Apprenticeships: What to do if your employer goes bust

What happens to you as an apprentice if your company goes bust? Will all that you’ve learned so far still count?

Can you start where you left off with another company?


In January this year more than 1000 apprentices lost their jobs with Carillion when the largest employer of construction apprentices collapsed. Happily they’re being rescued by their industry training board – the CITB - who have stepped in to help find new employers to take them on.

“We’ve spoken to roughly 1200 apprentices who’ve been made redundant by Carillion,” says Deborah Madden, regional delivery manager at the CITB (Construction Industry Training Board) which has offered cash incentives to new employers. Some 600 former Carillion apprentices have now found new training posts (at the time of writing) and the CITB is working to find some 500 more apprenticeships for most of those left.


Being made redundant was devastating at the time, says former engineering apprentice Philippa Dressler-Pearson, who took herself off to the job centre when her company folded in 2015. She’d been on a £10,000 apprenticeship with an engineering firm. She was taken on by another company almost immediately – and went on to complete her training – which took an extra year due to the disruption.

“I picked myself up. My training provider and college were incredible. Being made redundant wasn’t seen by my new company (Southco) as negative,” she says. “They were happy to invest in me.”

She went on to become apprentice of the year, as awarded by the employer led skills group Semta. And it shows that companies do value apprentices, she was taken on to finish her training where she had left off.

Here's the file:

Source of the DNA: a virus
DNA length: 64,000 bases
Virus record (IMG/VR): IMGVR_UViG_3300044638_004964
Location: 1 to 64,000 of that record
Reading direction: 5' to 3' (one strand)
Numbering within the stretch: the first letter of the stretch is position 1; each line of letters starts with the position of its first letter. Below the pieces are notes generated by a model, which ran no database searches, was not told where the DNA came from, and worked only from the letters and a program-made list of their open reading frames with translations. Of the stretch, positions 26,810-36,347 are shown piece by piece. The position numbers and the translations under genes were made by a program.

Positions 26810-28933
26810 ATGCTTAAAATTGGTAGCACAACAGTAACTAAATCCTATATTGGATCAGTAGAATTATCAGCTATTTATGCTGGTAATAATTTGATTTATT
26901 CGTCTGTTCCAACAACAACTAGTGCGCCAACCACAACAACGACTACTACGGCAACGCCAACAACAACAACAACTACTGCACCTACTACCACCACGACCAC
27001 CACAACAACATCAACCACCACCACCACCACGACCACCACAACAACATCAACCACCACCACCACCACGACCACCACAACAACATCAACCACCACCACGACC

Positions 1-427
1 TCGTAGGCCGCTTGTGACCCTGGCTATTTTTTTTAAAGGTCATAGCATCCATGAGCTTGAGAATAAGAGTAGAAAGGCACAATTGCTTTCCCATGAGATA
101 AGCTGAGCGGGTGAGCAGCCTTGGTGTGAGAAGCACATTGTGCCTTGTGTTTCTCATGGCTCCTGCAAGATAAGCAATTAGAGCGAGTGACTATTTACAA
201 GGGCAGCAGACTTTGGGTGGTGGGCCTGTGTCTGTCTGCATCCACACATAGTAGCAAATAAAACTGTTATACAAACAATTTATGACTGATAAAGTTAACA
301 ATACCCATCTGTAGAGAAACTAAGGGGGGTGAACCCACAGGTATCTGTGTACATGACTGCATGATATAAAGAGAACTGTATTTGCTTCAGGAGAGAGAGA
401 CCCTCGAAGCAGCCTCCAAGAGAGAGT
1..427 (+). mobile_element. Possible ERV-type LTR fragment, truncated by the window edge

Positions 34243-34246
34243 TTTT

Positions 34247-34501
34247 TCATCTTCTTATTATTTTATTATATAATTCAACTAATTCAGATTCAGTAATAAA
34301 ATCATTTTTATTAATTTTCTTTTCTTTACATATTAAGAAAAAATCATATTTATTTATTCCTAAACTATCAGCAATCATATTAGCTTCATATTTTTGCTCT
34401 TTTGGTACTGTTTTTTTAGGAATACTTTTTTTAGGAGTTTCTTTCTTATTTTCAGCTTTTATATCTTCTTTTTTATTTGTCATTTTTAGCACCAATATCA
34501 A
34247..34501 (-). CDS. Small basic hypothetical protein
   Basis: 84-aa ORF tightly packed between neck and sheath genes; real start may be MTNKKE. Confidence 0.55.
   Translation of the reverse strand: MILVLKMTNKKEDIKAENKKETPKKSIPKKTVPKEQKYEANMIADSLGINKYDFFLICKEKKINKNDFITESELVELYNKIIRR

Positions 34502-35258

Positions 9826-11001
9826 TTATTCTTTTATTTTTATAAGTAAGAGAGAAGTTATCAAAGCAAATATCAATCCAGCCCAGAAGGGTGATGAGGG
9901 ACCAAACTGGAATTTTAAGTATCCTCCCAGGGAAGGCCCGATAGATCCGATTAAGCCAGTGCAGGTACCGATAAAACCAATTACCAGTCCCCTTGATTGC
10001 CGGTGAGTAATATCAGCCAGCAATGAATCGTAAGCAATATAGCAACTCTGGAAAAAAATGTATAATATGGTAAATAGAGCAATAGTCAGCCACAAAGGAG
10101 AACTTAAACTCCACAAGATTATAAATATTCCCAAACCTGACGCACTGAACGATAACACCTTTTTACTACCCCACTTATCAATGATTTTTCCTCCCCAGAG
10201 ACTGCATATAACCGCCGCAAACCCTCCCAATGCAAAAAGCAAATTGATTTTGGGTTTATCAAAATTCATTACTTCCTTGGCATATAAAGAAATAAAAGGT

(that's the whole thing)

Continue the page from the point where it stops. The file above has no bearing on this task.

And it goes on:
Semta’s chief executive, Ann Watson said. “Without a recognised qualification Philippa may well have struggled to prove her ability and get another job.”

If your company does go bust when you are in the middle of your apprenticeship, you don’t have a firm guarantee of a further post – but your prospects are still healthy, says Matt Butcher, head of employer engagement at Bournemouth and Poole College in Dorset. He’s helped place apprentices when their training provider has gone out of business, and the college frequently helps apprentices made redundant by smaller companies, which tend to be more fragile. While responsibility rests with you as an apprentice to find a new employer, college staff will help you hunt around and continue your training while you look.


“Apprentices might get distressed, but the best thing is to get in touch straight away with your training provider,” says Mr Butcher. “Don’t just sit at home. We can establish where you are with your apprenticeship to date – you won’t lose credit for the training you’ve already done.”  Further education colleges have good links with local employers, and apprentices in some sectors are particularly in demand. You’ll be effectively out of work – with no pay – until you find another company though. And not all training providers, particularly private firms, have the networks with other employers that further education colleges might have.

An apprenticeship is a three-way agreement between an employer, an apprentice and a training provider – so if a company goes bust, it falls to the training provider to help source another job, says Tom Collins, head of apprenticeships at Croydon College. “The training provider has a duty of care and should help them.” Occasionally – and as with Carillion – it’s the company itself which provides the training – in which case, apprentices are advised to get in touch with another training provider nearby. “The funding for the apprenticeship follows the learner,” he says. “So it’s a straightforward process to change training providers.”